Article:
Bryant Park when we got there was crowded with what seemed to be a throng of about 2,000-3,000 people at least and which swelled larger after feeder marches from other demonstrations ended up there. After checking out some of the Hogwarth academy classes, including Defense Against the Dark Arts (Capitalism), we went over to the rehearsal for the Guitarmy which was to start its march to Union Square at 2 p.m. Ben sat on the shoulders of the Gertrude Stein statue and listened intently taking pictures on my I phone of his new favorite rock star Tom Morello. After a bit of milling around we headed south on sixth avenue. It was hard to get a sense of the size of the crowd though clearly enough to create a traffic problem (other reports indicated something like 20,000-30,000). Ben sat on my shoulders most of the way (oh my aching back!) taking videos and joined in with the chants including an excellent new one “One — we are the people. Two — we are united. Three — this occupation is not leaving.”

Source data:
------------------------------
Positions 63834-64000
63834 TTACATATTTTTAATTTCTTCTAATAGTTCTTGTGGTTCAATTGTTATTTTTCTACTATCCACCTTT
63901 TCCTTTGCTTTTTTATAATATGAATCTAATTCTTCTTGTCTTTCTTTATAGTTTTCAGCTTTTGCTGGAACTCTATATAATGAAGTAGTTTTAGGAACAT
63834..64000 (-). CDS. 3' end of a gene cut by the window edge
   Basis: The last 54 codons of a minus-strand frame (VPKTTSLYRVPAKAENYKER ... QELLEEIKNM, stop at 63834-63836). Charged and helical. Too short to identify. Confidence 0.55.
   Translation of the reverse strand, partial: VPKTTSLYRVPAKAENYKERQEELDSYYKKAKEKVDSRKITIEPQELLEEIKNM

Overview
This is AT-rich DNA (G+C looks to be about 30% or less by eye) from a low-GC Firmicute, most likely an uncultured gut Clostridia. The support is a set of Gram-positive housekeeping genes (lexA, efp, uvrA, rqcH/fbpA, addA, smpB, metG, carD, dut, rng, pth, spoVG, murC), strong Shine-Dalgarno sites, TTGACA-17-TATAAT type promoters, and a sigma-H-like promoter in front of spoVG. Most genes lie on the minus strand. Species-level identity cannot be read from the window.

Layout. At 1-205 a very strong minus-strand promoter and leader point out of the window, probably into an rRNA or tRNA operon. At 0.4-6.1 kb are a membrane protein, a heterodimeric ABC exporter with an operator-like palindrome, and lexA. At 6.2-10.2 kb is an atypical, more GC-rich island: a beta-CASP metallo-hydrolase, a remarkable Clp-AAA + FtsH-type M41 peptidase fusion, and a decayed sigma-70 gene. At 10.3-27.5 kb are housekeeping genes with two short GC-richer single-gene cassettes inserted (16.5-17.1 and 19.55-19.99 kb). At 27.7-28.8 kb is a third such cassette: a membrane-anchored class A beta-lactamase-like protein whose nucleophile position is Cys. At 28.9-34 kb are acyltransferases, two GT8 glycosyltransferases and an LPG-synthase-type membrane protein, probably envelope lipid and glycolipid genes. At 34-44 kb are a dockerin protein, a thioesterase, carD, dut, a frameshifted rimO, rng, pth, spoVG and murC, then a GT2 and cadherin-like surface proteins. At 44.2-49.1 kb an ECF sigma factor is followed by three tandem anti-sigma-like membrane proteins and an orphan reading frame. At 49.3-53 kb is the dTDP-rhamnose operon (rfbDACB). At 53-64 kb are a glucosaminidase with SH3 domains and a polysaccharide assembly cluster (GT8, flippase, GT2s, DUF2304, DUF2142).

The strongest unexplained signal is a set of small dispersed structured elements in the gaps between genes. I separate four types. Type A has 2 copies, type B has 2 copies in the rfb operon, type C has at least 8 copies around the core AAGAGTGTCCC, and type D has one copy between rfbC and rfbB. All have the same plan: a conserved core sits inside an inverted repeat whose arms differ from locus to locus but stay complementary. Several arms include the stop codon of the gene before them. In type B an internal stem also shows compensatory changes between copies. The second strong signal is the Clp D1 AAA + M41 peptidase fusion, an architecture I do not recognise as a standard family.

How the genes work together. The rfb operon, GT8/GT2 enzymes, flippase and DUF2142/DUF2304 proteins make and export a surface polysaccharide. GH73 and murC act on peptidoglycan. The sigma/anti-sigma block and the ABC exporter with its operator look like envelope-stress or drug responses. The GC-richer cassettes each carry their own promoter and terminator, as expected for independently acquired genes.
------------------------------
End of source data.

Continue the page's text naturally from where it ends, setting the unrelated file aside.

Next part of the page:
At around 28th street(?), after the demonstration had spilled into the streets, blocking traffic, the cops managed to separate the crowd into at least two groups. We were right at the separation point and it appeared that a physical confrontation might be in the offing so we kept walking downtown, pretending we were normal pedestrians. Not sure if there were any arrests of demonstrators trying to break through the police lines. What we did see was a procession of probably 60-70 police cars come down Broadway on the now-vacant street ending up, as we were to discover, at Union Square.

By the time Ben and I got to Union Square, we were hungry, so we slid into a coffee shop on the west side of the park, sitting at a booth next to two cops, and getting two excellent though overpriced cheeseburgers. After a brief lesson on radical history, Ben was appropriately prepared to attend his first major demonstration. His reading lesson for the day consisted of various signs denouncing capitalism functioning as his “See Jane run.” primers. Hope that’s OK, Mrs. Bell!